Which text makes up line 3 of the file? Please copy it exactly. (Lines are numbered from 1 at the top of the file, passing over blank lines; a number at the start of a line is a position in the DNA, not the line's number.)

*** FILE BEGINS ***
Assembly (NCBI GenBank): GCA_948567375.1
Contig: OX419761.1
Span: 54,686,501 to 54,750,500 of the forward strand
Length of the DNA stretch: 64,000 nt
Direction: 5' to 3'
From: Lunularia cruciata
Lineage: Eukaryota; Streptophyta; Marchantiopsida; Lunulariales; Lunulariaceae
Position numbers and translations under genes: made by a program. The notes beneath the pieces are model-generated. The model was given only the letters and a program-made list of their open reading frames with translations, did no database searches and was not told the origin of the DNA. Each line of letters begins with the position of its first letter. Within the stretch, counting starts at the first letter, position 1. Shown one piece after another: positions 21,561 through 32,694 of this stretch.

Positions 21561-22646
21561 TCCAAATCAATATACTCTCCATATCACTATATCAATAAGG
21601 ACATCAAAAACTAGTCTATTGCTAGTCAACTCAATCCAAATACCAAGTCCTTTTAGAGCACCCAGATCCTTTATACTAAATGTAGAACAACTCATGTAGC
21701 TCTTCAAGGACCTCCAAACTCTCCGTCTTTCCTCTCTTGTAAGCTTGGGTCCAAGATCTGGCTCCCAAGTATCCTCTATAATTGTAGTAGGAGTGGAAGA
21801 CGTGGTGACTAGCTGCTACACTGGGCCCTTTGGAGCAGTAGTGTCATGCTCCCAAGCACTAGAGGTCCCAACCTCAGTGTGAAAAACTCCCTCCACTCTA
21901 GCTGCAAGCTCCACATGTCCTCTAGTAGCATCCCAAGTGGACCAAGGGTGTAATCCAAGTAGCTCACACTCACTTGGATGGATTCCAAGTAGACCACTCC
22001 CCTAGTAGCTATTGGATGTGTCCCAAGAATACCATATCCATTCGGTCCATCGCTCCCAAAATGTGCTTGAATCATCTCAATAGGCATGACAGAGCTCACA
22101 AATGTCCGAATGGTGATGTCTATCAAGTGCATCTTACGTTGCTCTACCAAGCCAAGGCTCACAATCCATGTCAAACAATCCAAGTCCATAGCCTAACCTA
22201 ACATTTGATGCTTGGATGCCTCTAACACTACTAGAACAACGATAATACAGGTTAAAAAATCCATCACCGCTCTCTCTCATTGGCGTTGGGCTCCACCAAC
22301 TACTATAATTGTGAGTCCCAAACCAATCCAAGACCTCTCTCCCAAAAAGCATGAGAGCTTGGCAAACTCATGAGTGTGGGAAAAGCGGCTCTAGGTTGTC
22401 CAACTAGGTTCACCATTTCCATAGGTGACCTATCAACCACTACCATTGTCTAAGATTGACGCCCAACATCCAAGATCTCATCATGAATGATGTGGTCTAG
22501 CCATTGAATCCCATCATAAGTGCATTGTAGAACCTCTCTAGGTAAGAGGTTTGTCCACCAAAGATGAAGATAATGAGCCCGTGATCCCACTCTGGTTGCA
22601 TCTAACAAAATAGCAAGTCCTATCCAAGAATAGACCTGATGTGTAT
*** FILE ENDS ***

Span: 54,686,501 to 54,750,500 of the forward strand